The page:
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Grace Charles

Washington, DC, 20001 • (781) 635-4359 • gracekcharles@gmail.com • gracekcharles.com

Ecology PhD with over 7 years of international environmental research field experience. Collaborative team
player skilled in research design, synthesis, analysis, and project management. Possess excellent writing and
communication skills, including the production of publications and presentations for public and scientific
University of California, Davis Davis, CA
PhD in Ecology (GPA: 3.87/4.00) May 2018

Harvard University Cambridge, MA

B.A. in Organismic and Evolutionary Biology cum laude in field with high honors (GPA: 3.64/4.00) May 2011

Software & Programming: R, Python, QGIS, ArcGIS, Microsoft Office (Word, Excel, Access, PowerPoint), SAS
Research techniques (selected): Regression analysis, GIS and cartography, hierarchical mixed modeling,
spatial statistics, predictive modeling, multivariate modeling
Languages: English, Spanish (intermediate), Swahili (basic)

Relevant Coursework
Experimental Design and Analysis, Applied Statistical Modeling for Environmental Science, Data Manipulation
in R, Spatial Models for Social and Environmental Policy, Geographic Information Systems,
Modeling/Differential Equations for Biology, Introduction to Computer Science, Quantitative Statistical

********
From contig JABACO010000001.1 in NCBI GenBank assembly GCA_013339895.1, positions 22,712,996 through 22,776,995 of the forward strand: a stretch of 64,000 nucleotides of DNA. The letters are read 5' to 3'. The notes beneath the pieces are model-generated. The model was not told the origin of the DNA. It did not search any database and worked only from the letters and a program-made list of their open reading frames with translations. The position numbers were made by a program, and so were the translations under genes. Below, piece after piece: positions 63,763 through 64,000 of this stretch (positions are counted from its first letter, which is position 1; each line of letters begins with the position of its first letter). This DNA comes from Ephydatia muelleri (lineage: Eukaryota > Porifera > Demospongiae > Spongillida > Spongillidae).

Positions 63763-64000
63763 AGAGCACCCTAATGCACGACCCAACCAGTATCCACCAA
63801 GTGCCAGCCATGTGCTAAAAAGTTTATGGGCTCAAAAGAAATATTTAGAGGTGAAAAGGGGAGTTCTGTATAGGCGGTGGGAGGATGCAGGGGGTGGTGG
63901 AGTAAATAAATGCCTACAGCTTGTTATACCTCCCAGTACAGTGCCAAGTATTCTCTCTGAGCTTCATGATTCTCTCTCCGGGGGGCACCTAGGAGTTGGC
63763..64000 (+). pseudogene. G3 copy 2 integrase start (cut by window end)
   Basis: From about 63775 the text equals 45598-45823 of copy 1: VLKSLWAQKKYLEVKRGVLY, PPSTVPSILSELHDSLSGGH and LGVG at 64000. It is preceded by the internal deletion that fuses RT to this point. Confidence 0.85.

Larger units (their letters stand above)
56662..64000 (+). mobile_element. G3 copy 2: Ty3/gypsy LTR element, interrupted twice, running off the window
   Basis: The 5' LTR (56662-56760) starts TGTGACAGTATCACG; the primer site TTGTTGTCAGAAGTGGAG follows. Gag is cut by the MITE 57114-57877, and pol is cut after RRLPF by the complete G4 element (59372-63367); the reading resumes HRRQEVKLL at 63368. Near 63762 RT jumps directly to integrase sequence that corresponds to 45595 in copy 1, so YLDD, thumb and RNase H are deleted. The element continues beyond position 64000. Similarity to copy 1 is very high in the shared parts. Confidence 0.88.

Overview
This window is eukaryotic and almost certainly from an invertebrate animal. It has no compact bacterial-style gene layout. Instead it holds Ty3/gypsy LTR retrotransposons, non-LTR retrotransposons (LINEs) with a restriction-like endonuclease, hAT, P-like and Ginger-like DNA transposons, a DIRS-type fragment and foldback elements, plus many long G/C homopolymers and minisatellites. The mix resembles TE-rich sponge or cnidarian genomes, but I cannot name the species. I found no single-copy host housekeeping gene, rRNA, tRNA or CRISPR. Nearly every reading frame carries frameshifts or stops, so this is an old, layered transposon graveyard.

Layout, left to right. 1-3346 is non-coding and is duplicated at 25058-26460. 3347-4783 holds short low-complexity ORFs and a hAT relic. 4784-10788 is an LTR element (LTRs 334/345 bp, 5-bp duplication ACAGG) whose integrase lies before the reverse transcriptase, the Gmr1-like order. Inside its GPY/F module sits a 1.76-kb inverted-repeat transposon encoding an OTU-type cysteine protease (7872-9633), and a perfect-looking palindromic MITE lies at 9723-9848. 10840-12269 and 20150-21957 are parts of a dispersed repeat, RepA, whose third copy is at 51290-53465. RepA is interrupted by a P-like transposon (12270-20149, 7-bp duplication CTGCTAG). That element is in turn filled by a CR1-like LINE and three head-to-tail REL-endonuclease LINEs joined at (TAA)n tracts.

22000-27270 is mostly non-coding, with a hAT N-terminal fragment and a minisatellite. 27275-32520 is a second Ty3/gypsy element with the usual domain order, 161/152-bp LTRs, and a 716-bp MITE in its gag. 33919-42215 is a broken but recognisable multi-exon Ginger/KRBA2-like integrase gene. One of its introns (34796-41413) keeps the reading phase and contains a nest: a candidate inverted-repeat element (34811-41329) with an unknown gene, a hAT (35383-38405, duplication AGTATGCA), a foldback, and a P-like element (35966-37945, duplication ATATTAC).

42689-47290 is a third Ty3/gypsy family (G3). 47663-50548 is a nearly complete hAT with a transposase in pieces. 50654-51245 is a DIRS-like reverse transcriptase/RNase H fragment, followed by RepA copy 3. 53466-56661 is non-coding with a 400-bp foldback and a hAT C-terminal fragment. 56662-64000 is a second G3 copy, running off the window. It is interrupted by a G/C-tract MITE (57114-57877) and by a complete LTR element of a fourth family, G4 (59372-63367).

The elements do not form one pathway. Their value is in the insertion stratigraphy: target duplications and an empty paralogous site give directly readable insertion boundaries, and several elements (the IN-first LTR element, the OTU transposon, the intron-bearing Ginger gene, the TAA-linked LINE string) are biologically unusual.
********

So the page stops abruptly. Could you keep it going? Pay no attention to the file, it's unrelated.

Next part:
Methods for Economics, Calculus, Series, and Differential Equations

PhD Student in Ecology, University of California, Davis 2012 – 2018
Davis, CA and Mpala Research Center, Kenya
 Designed and conducted five seasons of independent field research in Kenya to measure cascading
effects of large mammal extinction on savanna ecosystem diversity and function.
 Collected ecological data, created and organized scientific databases and spreadsheets, analyzed data
using statistical analysis tools, and produced research products including data visualizations and
interactive maps.

 Led and supervised research team of four Kenyan research technicians in collection of ecological data.
 Collaborated with federal scientists from organizations including the Smithsonian and USDA ARS.
 Developed new techniques to map and analyze environmental data.
 Created online, open-source data repository to share long-term research data.
 Wrote and analyzed data as an author on 8 peer-reviewed journal articles and 1 book chapter. An
additional 2 publications are currently in review.
 Funded graduate research through competitive fellowships including a National Science Foundation
Graduate Research Fellowship, a UC Davis Plant Sciences Departmental Fellowship, and a UC Davis
Graduate Scholars Fellowship.

Project Manager, Princeton University 2011 - 2012

Mpala Research Center, Kenya
• Managed scheduling, vehicle and equipment maintenance, data collection, database management, and
experimental design for a multi-institutional research project.
 Balanced fieldwork priorities among three PIs, as well as numerous graduate students and collaborators.
 Supervised five full-time research technicians.
 Entered, error-checked, organized, and archived survey data. Designed online and offline databases.
Grace Charles
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• Led outreach efforts, including arranging and planning educational science field days with local Kenyan